The organizers of the FIA World Endurance Championship 2019/20 season have announced changes to the EoT, on the eve before the official start of the season, with the Prologue being run tomorrow morning.
EoT is the short for Equivalence of Technology, and that is the system that is used for levelling out the different technologies in the LMP1 category.
The system has been in place since the FIA WEC started in 2012, with Audi and Toyota being there the first season, later joined by Porsche, which should level out the Diesel and Gazoline plus different kind of hybrid systems, with different capacities. That went amazingly well, handling those three different brands.
There was a LMP1-L category for the privateers like Rebellion Racing, Bykolles, HPD and OAK, plus what ever else has run in various iterations.
When Audi left the sport quite abruptly, new things had to be done. LMP1-H and LMP1-L were melted into one category, with all cars having to fight each other. At least that was the plan, and it didn’t go very well, leaving only Bykolles as privateer in 2017.
With the departure of Porsche after 2017, there really had to be some changes made, to even out the remaining manufacturers. Thankfully we saw the return of Rebellion Racing with a new car, plus SMP Racing and Ginetta joining into the LMP1 category. We didn’t however see much of Ginetta, due to economical issues with the main sponsor for Manor, so they were out of the game very quickly.
Rebellion Racing and BR Engineering had about the same speed – some weekends the other one was faster, while it switched around next time around. The common theme, however, was they still lacked pace compared to Toyota – about 1½-2 second on a flying lap, and it only got worse when traffic came into play during the races. The Toyotas had the advantage with their hybrid systems, which were able to “power-boost” them past the slower LMP2 and GTE cars, when overtaking them out of the corners.
The LMP1 NH, as the cars without hybrid systems were called, received more and more fuel for their engines, so they could do faster and faster laptimes. At the finale at Le Mans we only had SMP Racing 0,7 of a second away from Toyota, which roughly could be converted into 0,3 of a second at a normal length race track. The 2018/19 season was unique, by having two Le Mans races in the same season, and SMP Racing improved their laptimes by 3,3 seconds in 12 months. In fact, both SMP Racing and Rebellion Racing have run faster at Le Mans 2019 than Audi ever did, even with their superfast hybrid era.
A lot of people has had the opinion for the past 12-14 months, that Toyota Gazoo Racing was handed the World Championship titles for both manufacturers and drivers – but they did end up getting disqualified at Silverstone due to too much wear on the plank underneath the car. So it haven’t been all easy-peasy for them, even though they won the other seven rounds.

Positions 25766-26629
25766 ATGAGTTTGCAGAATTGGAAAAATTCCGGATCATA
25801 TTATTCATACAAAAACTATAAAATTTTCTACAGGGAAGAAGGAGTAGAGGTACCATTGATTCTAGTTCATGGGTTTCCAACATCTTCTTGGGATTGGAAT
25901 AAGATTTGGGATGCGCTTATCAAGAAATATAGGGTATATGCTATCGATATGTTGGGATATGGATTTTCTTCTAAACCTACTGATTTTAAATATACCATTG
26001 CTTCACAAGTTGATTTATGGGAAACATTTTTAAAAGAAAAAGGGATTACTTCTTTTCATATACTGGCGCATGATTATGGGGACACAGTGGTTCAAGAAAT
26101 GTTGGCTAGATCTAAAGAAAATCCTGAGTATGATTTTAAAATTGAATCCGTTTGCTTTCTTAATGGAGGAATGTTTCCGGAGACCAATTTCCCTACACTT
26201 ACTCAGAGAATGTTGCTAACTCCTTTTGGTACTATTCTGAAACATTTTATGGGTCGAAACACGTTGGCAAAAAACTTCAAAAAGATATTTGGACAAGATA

But the FIA WEC has announced a new EoT, which will be tested out for the very first time at the Prologue, which will be run over the next two days.
The two Toyota Gazoo Racing TS050 Hybrid cars will carry 14 kg more ballast, compared to what they did at Spa Francorchamps in May. That is a total of 40 kg above their base line weight originally was.
The fuel capacity will be adjusted for each round, so the LMP1 H and LMP1 NH will be running the same stint lengths between refuelling. Toyota has had build in one lap advantage, totally on purpose, to show that they cars can run longer in a stint, when you have a hybrid system – as a marketing tool for hybrid.
The fuel stops themselves will be adjusted, so Toyota will have to be parked a second longer than the opposition to fill up their tank. That is to subtract the advantage that they are having by starting on the hybrid system, instead of the non-hybrids having to “turn the key” with a starter on the car, before the engine bursts into life.
Last but not least, there will be success ballast introduced, so the cars will gain weight compared to how many points they have in the championship. But that’s equal for everybody, in case a Rebellion leads the championship after Silverstone.
There are no further details about the fuel capacity nor the success ballast at this current time, but there have certainly been some changes made.
The changes however didn’t arrive fast enough to keep SMP Racing in the LMP1 category, since they announced their departure from the category earlier this month, after stating that they had reached the maximum possible result for them, with the hybrids being in another class… Period! SMP Racing did a faultless 24 hours race, and finished 6 laps behind the winning Toyota, who also did a faultless race. Rebellion Racing was a further three laps behind, but had quite a few issues during the 24 hours.
The new baseline weights will be tests during the next two days, plus they will collect information regarding the fuel flow of the different cars, so a hopefully fair EoT can be made for the opening round at Silverstone, which is run in just over a month time.
According to the press release from the ACO and FIA WEC, all three current LMP1 manufacturers agree on the new idea, and welcome it.
It’s going to be very interesting, if they hits bulls eye this time on the EoT front. They are almost there, over a single lap in qualifying, so the last 14 kg might do a difference there.
But we won’t know until the first round of the FIA World Endurance Championship 2019/20 has been run at Silverstone on the 1st of September.